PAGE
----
10:30am. Everyone says they need a hot chocolate and a biscuit. I make them one each but use all of our milk.
11:30am The older kids say they have finished their work for the day. I don’t believe them but am too busy trying to get Otis to write a sentence about his favourite animal and its habitat. In large letters, taking over nearly two lines, he finally writes:
“My frafrit animal is a gry parit. My uther frafrit amilv is a ant tha liv all ov the world. I icspecd the wethe to be sunee in Africa.”
12:00pm The baby is taken to bed. He is grateful for it, and so am I.
12:30 Everyone stops to eat. There is not enough bread for all of these people. I raid the cupboards and invent Baked Beans in Pitta Bread Halves, with a side of Oldish Leftover Taco Mince in Pitta Bread Halves. They eat it all.
1:00pm. Everyone goes silent, playing on phones or the playstation or the iPad. It feels good. I sink into an eBay wormhole, searching for Hermes silk scarves and up-cycled dresser drawers. My eye hurts and so does my nipple.
2:00pm The three middle children attempt day four of the Lego challenge. This requires them to make a shipwrecked boat from their imaginations. Inexplicably they will only use white lego bricks though so I am set to work raking through the boxes of Lego to find a pure white stash. I find dog bones, sharpened pencils, prosecco corks and old chocolate wrappers in among the sharp little non-white boxes of bricks. As much as it seems to dry out my cracked hands even more, I love this task because it is mindless and yet rewarding. The kids lose interest but I stay, hunched over the Lego box getting excited over the white bits I find. There is Lego everywhere.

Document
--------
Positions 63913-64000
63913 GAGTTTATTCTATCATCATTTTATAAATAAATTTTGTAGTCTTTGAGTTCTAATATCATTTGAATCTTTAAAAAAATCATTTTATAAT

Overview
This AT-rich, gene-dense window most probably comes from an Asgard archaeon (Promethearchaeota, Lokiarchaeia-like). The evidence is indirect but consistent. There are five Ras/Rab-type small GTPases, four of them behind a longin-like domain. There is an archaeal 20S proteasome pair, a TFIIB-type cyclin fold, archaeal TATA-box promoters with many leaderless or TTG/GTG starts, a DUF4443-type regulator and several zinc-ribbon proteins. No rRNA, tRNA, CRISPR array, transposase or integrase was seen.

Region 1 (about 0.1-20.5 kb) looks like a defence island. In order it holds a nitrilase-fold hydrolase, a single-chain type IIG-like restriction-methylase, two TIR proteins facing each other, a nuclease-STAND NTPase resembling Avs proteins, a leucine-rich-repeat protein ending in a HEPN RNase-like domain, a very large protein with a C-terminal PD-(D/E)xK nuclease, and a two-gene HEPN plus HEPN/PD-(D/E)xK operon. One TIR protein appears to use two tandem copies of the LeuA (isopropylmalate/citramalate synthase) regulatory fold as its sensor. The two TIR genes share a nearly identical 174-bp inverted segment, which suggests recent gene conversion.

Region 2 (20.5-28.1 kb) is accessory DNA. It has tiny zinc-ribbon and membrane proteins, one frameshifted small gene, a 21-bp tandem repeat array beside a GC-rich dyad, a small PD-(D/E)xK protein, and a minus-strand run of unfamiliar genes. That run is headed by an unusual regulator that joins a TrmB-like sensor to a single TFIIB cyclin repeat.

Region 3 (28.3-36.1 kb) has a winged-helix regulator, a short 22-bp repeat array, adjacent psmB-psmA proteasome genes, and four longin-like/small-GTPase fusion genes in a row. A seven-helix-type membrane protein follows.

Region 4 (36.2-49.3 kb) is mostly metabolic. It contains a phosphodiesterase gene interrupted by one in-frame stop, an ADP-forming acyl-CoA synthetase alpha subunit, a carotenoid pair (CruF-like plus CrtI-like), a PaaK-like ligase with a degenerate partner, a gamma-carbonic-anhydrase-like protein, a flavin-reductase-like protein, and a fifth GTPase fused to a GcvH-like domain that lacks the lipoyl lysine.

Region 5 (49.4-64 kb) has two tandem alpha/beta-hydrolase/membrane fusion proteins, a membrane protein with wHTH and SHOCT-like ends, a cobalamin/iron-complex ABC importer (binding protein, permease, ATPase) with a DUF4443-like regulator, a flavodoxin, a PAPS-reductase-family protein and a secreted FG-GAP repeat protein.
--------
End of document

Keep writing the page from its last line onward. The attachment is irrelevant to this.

2:30pm. The baby wakes and drinks and I wince again and think about cocktail hour which thankfully starts quite soon. I shout at the children to put their shoes on because we have to exercise in the park for an hour. The kids have a fight over a rugby ball. There is crying and still no one has shoes on.
3:00pm. We walk to the park. We find a tree, the kids climb it, Barnaby throws the rugby ball at the kids in the tree and one slips out. There is a lot of crying. There are police vans driving around looking for people to forcibly socially distance. I am scared we will get in trouble because there are so many of us and it looks like we are having a shouty, crying party. The baby walks off and find a discarded Bach’s Flower Remedy bottle with a soft nib like my broken nipple. He bites it and it splits. I feel like I know how the rubber tip feels.
3:30pm. We walk back, worried that we are enjoying the outdoors too much and that we should #stayathome even through there is no one else around us. As we walk back through Kensington Gardens, an older lady calls us “selfish fucking pigs”. The children are scared but I tell them not to worry. She is scared too.
How’s lockdown going for you?